Yesterday on Christmas Eve eve I had the opportunity to experience two views of Christmas. In the afternoon, I went to the National Theater in London to see Alan Ayckbourn's dark comedy "Seasons Greetings." After some holiday shopping on the Southbank and dinner we went to the British Film Institute to see "It's a Wonderful Life" on the big screen.
You can't get more opposing views on Christmas than Ayckbourn and Frank Capra the director of "It's a Wonderful Life." The British playwright writes about situations that releases the jerk in all of us. He maintains that personality flaws always appear in a social situation filled with pressure. For example, consider a family spending three days together celebrating a Christmas. It's a holiday fraught with forced friendships that is ripe for comedy. The humor is delightful but the pain of spoiled expectations is also present. You laugh a lot at the characters and situations, but you feel bad knowing it will be much the same next year.
Seeing a British comedy with a British audience was not as revealing as I hoped. Perhaps it's because Ayckbourn is so frequently produced locally, but rather I think it is because his characters are so recognizable and the pressure of Christmas is universal. In other words good theater is good theater wherever you see it.
On the other hand, Capra is a director with an optimistic view of life. He believes that lightness is more powerful than darkness and a good life is rewarded. If he weren't so brilliant he could be viewed as a simple sentimentalist.
Therefore, I was not prepared for my response to "It's a Wonderful Life." It's not my favorite film, but seeing it on a big screen gave me new respect for the filmmaking skill of Capra. I saw details the small box doesn't permit and the expressions of love, sadness and joy emanating from giant faces is compelling.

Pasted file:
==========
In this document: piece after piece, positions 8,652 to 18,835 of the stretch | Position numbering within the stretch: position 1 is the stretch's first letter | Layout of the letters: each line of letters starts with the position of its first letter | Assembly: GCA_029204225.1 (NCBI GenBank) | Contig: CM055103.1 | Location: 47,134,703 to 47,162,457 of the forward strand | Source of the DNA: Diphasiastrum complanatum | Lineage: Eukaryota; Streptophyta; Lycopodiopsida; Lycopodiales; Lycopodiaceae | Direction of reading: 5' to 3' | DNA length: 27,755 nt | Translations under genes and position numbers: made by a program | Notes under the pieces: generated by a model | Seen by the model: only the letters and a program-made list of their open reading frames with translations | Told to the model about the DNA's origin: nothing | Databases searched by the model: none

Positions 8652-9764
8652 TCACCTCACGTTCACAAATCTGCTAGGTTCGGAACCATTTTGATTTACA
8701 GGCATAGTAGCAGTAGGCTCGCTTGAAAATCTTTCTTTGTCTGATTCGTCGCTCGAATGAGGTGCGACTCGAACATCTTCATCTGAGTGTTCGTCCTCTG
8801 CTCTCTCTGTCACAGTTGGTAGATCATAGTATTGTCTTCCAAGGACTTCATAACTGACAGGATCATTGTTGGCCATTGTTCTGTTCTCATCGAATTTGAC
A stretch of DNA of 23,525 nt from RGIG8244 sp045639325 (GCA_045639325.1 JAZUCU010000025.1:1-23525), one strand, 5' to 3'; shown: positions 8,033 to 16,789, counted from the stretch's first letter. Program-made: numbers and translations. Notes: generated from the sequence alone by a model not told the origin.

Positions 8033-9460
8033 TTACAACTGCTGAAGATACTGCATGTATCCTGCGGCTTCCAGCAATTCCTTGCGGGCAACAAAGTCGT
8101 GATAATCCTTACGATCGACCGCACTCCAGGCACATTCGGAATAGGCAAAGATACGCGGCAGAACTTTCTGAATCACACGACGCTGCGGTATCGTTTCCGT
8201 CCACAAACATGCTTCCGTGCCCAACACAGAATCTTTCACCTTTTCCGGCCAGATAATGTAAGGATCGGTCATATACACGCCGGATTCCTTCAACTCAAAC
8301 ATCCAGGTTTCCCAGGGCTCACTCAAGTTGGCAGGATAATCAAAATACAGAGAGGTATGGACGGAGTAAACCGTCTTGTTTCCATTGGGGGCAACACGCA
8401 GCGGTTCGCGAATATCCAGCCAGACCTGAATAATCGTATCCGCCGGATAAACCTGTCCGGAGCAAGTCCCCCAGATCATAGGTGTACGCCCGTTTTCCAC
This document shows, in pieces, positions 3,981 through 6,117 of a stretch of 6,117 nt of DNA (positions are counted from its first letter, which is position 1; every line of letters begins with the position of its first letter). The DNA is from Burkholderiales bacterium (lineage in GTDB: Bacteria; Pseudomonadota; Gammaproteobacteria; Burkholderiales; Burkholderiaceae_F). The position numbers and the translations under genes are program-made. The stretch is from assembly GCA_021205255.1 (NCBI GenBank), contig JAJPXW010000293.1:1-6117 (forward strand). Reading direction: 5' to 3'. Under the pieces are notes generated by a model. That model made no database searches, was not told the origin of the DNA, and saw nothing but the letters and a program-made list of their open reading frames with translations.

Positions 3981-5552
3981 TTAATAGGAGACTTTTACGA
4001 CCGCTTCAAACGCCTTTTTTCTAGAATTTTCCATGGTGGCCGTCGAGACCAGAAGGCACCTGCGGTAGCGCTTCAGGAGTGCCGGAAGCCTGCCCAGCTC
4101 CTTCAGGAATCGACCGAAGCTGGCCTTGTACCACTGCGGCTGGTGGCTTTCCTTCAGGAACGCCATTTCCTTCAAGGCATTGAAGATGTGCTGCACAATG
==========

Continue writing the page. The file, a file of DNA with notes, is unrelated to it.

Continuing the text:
I learned that unlike the US the film is not very well known in the UK. So seeing it with about a 1,000 people, probably half of whom were experiencing it for the first time, was quite a sensation. The laughter and tears were fresh and genuine and I have to admit affecting. I have a new respect for the film.
On an intellectual level the two experiences further demonstrated the complexity of Christmas and the effect it has on cultures. If there is one common link between the two views of the holiday it has to do with expectations. Ayckbourn's family falls apart when the holiday fails to live up to their expectations. George Bailey realizes he lives a wonderful life when he accepts his life for what it is and gives up his definition of a perfect life.
Put together the message is - enjoy the day for what it is and appreciate yourself for who you are. One of the values of Christmas is it encourages such reflection. Just remember there are 364 other days in the year. It doesn't have to be perfect on Dec. 25.